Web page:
1. You are simply the best at finding new ways to spread the propaganda of all things nautical. Well done!

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  2. I agree with him /\.

    You could ask your mother about jellymaking, though.

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  3. Creative and wonderful! A fitting tribute....I suppose now that Mr Orrock has passed away that restraining order is no longer applicable?
    :o)

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  4. Jenku and Dale,

    I had to ask questions for which I had an answer. Well, except the jelly one. My mother tried to teach me to cook, bless her heart, and should not be held accountable for my failure to learn.

    If I were meant to cook, I wouldn't have been given this keyboard.

    Melanie

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  5. Karen,

    The restraining order never went through because I moved to the Northwest. Actually, I did write him letters, similar to the "Comments" on a blog. Ray Orrock devoted a whole column to one of my letters, quoting it and stopping to add his own comments every paragraph or two. He mentioned something about me being somewhere between "slightly off-center and somewhere over the rainbow".

    Can you imagine getting such a compliment from a newspaper columnist? I was thrilled.

    Melanie

    Editor's note: Melanie Sherman is joking about there being any restraining order. There was no restraining order. In fact, Ray Orrock invited her to the newsroom to meet her.

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  6. Actually, I remember that quite vividly. That was in your "Doctor" phase, wasn't it?

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  7. Karen,

    Well, yes, I believe it was during the time I was either a brain surgeon or a dog psychiatrist.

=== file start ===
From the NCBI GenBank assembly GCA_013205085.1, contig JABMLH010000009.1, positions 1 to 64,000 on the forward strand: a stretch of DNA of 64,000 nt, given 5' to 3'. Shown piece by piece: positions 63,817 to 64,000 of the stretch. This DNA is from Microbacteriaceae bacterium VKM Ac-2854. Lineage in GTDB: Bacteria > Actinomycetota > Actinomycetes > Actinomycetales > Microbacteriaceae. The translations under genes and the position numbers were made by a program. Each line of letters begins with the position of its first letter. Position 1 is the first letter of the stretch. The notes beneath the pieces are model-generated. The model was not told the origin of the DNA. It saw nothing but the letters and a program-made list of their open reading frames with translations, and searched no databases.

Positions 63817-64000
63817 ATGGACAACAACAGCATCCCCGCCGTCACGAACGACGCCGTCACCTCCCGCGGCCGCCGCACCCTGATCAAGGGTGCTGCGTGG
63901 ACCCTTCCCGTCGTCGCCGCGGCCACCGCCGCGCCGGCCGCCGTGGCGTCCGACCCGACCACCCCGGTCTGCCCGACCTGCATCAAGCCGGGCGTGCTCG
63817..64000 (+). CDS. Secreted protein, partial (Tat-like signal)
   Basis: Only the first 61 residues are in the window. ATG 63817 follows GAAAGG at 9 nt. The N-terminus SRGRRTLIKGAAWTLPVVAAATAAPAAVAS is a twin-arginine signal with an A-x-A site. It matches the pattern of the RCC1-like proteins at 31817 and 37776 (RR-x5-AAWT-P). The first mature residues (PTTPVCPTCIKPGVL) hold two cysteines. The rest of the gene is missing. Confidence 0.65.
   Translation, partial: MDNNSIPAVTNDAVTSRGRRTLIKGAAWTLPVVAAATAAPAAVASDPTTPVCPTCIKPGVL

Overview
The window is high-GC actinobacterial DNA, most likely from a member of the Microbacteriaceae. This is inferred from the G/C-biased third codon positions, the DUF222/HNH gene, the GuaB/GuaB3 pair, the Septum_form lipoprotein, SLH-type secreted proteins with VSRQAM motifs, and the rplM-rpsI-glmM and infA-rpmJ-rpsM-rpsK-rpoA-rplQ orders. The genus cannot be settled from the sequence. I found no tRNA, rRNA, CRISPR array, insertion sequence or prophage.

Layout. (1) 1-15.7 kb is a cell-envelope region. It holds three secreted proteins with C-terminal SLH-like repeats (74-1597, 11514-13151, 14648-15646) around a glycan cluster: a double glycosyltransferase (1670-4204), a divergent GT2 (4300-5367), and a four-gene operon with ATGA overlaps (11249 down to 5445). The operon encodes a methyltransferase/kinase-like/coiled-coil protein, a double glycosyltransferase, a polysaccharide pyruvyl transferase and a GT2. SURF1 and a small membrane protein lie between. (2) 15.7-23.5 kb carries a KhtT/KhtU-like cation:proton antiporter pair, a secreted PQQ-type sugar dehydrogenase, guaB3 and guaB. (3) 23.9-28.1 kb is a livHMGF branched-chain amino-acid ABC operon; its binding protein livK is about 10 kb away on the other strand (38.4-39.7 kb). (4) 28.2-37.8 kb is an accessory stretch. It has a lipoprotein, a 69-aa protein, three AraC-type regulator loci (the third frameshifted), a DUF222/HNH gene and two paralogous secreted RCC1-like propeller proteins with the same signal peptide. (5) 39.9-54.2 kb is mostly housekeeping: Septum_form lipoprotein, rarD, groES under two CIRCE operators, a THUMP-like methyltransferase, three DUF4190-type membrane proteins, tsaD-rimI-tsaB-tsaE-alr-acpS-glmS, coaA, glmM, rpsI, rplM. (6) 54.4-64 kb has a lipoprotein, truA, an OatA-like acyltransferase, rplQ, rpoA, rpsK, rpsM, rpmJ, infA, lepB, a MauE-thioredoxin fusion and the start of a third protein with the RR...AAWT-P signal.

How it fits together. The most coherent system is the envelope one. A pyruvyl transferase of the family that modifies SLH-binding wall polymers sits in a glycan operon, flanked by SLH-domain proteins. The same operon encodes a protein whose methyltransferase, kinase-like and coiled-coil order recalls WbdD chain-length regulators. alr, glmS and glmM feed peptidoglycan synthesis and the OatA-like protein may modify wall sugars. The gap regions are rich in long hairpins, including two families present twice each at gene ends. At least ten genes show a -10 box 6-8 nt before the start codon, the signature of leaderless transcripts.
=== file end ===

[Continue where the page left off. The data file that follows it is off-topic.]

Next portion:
I could never remember which. Neither could Mr. Orrock. But, that is another story. :)

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  8. Melanie,
    I was surfing the internet for new items regarding Ray Orrock, as today happens to be his birthday and he is especially in my thoughts today, and was delighted to stumble upon your site. Your questions and answers were fun (and informative).. a nice tribute to Ray. He would have loved it.
    Happy New Year Melanie, and Happy Birthday, Dad.

    Eileen

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  9. Eileen,

    I am so very honored to have you stop by my blog. To be honest, I feel like we are related. When your father talked about you and your siblings and your mother in his columns, I felt as though I was part of your family. To this day, I pull over at the side of the road when I reach 100,000 miles in honor of your 77,777 miles from "The Long Voyage Home", and smile at my odometer. I cannot think of going to a baseball game without smiling at "Mark and the Togo Sandwich" where the huge barbecued beef sandwich dripped all over the surrounding fans. When Donna reached her 19th birthday, I was right there with her when I read "The 19-year-old Inside You" in which he said we remain nineteen inside but with more and more experience.

    Give my love to your, Marlene, and the rest of your family. Happy birthday to Ray Orrock. We miss you but you left such a fantastic legacy in your children.

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  10. Dear Melanie,
    You know, in the past, if ever I found myself with a question regarding the origin of something, a lesser known rule of baseball, or some other obscure bit of knowledge, I would pick up the phone and ask my grandfather. I never did this hoping he would know the answer because he always did - I never had to hope! While Google was not at-the-ready in my high school days, I'm pretty sure my grandpa would have been (and would have remained) far more reliable. I am happy to know there is perhaps one more person in the world who might know some answers to some obscure questions. Thanks for posting such a touching tribute.

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  11. Anika,

    How lucky you are to have had your very own Grandpa Google. And thank you for sharing him with me and with all the other readers who loved him. He is missed.

    And thank you so much for leaving a comment. It send a thrill through me, almost as if Ray is smiling at us both.

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Comments are great fun. Really. I love them. Except from the bots that have found my blog. I'm enabling the word verification to block them. Sorry.